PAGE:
Colleagues and friends of slain Tembisa Hospital nurse Lebohang Monene were united on Tuesday in paying tribute to their “ever-smiling” friend.
They were at a memorial service at Tembisa Christian Family Church, which was filled with music and messages of comfort for her family and loved ones.
Monene was allegedly killed by her police officer ex-boyfriend, who then turned the gun on himself. The 30-year-old suspect allegedly entered the hospital driving a state vehicle with its blue lights switched on and stopped in the accident and emergency department parking lot.
Adrina Moloto, a friend and colleague of Monene, said her professional life would never be the same.
“We used to share lunchboxes and laughs. She taught us a lot of things. On days when she would wear her high-waisted jeans with proper makeup, she was the best.
“May the Lord protect her children whom she lived for. She used to call herself ‘mmago bashiname’ [mother of boys]. She was the youngest in our department but she was so respectful,” said Moloto.
The police officer called his 30-year-old partner, who was on duty at the time, to come to the parking lot. Upon arrival, he allegedly opened fire on the nursing assistant and then turned the gun on himself.
The nurse died on the scene while the police officer was left in a critical condition.
Matron Nare Kobe said Monene was always keen to learn since joining her department in 2016.
“She died before she got her level grading. We have lost a daughter, a friend and a colleague. She was such a joy to work with. She went above the expectation and would help me with roles that weren’t hers,” she said.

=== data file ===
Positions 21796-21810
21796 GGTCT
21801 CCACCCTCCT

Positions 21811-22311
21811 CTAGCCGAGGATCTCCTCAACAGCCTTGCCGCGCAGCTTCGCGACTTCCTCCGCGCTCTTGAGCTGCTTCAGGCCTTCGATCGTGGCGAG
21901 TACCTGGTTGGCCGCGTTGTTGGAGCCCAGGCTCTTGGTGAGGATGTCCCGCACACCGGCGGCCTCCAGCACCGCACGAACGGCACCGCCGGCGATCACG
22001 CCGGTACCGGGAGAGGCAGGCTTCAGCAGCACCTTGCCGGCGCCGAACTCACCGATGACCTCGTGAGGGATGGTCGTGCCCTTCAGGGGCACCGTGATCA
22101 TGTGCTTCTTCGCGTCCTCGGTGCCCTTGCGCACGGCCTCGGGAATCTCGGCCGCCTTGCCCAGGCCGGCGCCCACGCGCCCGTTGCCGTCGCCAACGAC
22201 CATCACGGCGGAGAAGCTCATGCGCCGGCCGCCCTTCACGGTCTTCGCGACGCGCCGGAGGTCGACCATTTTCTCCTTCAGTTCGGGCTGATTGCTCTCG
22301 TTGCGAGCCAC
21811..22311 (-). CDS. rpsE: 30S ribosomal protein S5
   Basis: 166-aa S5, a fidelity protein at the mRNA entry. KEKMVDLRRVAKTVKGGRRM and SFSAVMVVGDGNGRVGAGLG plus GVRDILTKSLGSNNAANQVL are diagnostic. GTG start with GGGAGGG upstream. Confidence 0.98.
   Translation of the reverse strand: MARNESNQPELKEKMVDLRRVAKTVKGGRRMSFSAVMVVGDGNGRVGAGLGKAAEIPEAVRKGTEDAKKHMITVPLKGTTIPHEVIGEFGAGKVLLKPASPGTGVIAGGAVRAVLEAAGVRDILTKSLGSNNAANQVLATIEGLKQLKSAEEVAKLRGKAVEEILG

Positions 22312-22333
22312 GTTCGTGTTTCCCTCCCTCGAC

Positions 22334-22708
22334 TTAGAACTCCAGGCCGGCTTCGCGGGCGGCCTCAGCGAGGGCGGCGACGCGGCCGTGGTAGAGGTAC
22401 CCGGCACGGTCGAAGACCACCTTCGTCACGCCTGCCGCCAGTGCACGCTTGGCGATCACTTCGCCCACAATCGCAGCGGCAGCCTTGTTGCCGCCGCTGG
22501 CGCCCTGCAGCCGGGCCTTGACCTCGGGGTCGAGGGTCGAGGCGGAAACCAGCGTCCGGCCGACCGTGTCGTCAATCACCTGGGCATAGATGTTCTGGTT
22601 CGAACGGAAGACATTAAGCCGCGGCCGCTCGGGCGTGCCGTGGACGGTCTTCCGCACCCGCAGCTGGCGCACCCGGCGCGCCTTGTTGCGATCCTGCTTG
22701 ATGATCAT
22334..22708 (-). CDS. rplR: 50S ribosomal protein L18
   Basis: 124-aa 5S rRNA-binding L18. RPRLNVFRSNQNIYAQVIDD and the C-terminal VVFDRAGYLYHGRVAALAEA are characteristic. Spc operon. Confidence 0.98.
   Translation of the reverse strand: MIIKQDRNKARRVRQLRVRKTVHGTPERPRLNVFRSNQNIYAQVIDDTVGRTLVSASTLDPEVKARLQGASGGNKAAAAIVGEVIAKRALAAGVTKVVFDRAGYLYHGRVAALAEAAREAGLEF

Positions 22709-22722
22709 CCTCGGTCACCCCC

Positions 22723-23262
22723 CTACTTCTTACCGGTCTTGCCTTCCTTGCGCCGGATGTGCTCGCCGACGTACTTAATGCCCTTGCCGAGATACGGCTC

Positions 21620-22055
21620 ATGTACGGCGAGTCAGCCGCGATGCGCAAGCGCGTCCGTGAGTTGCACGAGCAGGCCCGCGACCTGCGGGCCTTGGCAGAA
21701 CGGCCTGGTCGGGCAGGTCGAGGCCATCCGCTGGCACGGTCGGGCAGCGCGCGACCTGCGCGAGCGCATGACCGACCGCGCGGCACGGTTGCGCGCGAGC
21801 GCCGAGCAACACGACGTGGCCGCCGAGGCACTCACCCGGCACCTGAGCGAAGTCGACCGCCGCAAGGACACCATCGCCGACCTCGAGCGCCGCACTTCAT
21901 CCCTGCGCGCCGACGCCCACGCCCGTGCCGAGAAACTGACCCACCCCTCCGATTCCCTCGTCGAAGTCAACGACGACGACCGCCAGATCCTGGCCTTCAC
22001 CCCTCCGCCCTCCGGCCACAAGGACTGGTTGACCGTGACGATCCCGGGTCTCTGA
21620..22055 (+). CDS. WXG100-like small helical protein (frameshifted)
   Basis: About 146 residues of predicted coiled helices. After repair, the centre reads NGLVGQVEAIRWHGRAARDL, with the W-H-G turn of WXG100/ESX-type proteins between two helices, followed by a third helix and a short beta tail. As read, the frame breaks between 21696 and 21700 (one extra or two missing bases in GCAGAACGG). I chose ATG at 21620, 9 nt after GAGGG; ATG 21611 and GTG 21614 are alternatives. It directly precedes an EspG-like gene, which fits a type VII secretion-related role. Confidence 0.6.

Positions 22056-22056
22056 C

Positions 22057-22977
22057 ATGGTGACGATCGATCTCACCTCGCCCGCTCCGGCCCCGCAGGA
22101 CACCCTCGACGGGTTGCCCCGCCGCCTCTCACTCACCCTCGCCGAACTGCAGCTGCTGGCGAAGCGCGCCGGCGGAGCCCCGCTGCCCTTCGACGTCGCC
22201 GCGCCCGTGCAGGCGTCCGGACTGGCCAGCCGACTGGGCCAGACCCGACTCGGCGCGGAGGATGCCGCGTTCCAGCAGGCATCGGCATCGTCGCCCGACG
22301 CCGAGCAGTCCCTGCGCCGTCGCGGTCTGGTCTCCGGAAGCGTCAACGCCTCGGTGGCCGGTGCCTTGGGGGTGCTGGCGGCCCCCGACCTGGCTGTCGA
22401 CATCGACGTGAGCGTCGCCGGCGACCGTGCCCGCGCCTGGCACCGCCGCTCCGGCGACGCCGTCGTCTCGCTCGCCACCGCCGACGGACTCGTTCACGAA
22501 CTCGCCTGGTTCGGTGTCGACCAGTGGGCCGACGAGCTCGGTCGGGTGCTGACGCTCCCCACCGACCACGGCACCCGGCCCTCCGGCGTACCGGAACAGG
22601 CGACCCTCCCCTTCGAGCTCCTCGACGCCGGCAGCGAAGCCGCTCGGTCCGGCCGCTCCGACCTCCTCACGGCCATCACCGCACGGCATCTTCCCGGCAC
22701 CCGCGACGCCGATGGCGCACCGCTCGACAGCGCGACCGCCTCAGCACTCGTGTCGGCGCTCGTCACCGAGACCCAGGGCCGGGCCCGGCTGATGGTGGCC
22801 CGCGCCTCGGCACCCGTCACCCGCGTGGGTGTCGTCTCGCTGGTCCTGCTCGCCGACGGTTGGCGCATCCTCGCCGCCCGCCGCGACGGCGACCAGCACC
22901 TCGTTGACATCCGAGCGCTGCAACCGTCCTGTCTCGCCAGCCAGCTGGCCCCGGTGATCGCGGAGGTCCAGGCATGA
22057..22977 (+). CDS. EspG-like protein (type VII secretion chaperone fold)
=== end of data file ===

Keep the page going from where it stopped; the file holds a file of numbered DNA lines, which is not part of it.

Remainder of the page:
The Democratic Nursing Organisation of SA (Denosa) earlier said it wanted the police officer to face the full might of the law.
“Denosa calls on law enforcement agencies to ensure that, if he recovers, the police officer faces the full might of the law for the killing of the nurse and for abusing the privilege extended to officers of the law to enter healthcare facilities with their guns,” said spokesperson Sibongiseni Delihlazo.
Policies are in place to protect women but without commitment to implementation we will have more women killed.
Jeanette Sera, Powa counselling manager
Delihlazo said the incident was a wake-up call to the need for security at medical facilities. He said the health department needed to “reconsider allowing armed police officers to enter healthcare facilities unless it is under extraordinary circumstances”.
The hospital was closed for several hours after the incident as staff struggled to come to terms with the tragedy.
People Opposing Woman Abuse (Powa) counselling manager Jeanette Sera said this was unfortunately a reality for many women in SA.
“As women we are not safe. There’s a war on us. Those meant to love and protect us are killing us. Gender-based violence is another pandemic because women are killed every day. She lost her life near a place that supports people who are victims of violence. It’s a slap in the face,” said Sera.
“Policies are in place to protect women but without commitment to implementation we will have more women killed. It’s just as good as a protection order. There’s no real safety in it.”
TimesLIVE (TMG Digital)